SINCE THE RECESSION, some state and local governments have come to terms with massive shortfalls in their pension obligations to retired public-sector employees. Still, the gap between available dollars and projected funds owed to retirees remains huge — more than $1 trillion, according to the Pew Charitable Trusts. And bitter fights continue between unions representing public workers and reformers trying to fix the problem before it cripples state and local budgets.
In some instances, that battle has been waged between factions within the Democratic Party, and nowhere more bitterly than in tiny Rhode Island, which, despite its size, dug itself a gargantuan pit of pension debt over the years with lavish promises and fiscal mismanagement.
In 2010, Gina Raimondo, a young Democrat with experience as a financier but none in politics, ran for state treasurer on a promise to address the issue. She won resoundingly, then swiftly went about fulfilling her pledge. In the face of ferocious opposition from labor, she explained the plain budgetary impossibility of maintaining pensions at the levels promised by politicians in Providence.
Legislation to rein in pensions and set the state on a path to fiscal sanity passed in 2011, mainly as a result of Ms. Raimondo’s tireless advocacy. And on Tuesday, Democratic voters rendered their verdict, choosing her by a wide margin in a three-way primary for the gubernatorial nomination.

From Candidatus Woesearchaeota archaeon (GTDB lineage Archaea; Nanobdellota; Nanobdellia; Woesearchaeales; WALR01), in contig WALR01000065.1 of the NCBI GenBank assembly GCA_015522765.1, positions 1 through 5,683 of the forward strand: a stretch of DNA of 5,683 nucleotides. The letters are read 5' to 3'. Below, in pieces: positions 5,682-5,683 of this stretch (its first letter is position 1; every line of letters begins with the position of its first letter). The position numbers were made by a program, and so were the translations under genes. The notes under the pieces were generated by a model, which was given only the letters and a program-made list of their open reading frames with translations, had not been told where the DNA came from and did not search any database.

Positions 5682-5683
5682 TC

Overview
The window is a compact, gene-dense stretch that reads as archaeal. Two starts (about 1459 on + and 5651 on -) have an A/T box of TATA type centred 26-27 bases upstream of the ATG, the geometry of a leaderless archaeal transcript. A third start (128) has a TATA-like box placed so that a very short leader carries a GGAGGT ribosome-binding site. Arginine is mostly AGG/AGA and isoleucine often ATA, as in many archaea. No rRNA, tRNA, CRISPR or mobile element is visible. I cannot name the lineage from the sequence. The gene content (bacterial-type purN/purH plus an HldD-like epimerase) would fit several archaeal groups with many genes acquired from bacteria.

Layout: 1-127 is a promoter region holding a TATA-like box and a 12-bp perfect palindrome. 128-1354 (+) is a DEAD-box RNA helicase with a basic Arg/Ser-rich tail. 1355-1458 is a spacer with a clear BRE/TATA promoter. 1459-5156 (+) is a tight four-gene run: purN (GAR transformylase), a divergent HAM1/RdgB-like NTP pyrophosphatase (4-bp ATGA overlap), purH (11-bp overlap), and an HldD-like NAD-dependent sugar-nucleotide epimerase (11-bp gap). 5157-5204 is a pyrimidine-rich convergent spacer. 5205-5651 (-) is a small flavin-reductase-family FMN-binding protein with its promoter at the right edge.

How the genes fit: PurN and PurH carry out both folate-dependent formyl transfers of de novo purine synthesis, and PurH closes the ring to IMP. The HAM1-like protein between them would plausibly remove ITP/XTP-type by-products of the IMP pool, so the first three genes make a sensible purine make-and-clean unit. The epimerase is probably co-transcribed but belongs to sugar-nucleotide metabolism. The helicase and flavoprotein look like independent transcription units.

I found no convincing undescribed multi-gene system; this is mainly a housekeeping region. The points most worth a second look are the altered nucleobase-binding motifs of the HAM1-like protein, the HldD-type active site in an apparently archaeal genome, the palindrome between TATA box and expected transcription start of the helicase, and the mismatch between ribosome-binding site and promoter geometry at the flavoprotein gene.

Although Rhode Island is heavily Democratic, Ms. Raimondo isn’t governor yet; she’ll face a Republican opponent, Cranston Mayor Allan Fung, on the general election ballot in November.
Nonetheless, her primary victory is an encouraging sign that many voters, including Democrats, have woken up to the peril posed by years of reckless promises by office-holders beholden to public-employee unions. Although she endured vicious attacks from liberals accusing her of anti-labor apostasy, the real issue, she rightly insisted, is not ideology; it’s math.
In Rhode Island’s case, pensions for the state’s 21,000 retired public employees were soaking up 10 cents of every dollar of state tax revenue; that would have risen to 20 cents in just a few years. The state’s pension fund, already underfunded by some $7 billion, was spending more than it took in; it would have been completely broke in 25 years or less.
Many states have tried to deal with pension shortfalls by trimming benefits for the youngest and least senior workers. The legislation advanced by Ms. Raimondo went further, suspending annual cost-of-living increases for retirees and shifting workers to a hybrid system combining traditional pensions with 401(k)-style accounts.
Without those measures, she explained, the state would be forced to make deep cuts to spending on public transit, libraries, aid for the elderly, schools and roads. To do so, she said, would be immoral; the pain had to be shared.
Ms. Raimondo’s primary victory should stiffen the spines of Democrats in other states where taxpayers and the services they count on have been given short shrift in favor of public-sector unions. Presented with the facts, voters can be persuaded to opt for balance and fiscal sanity.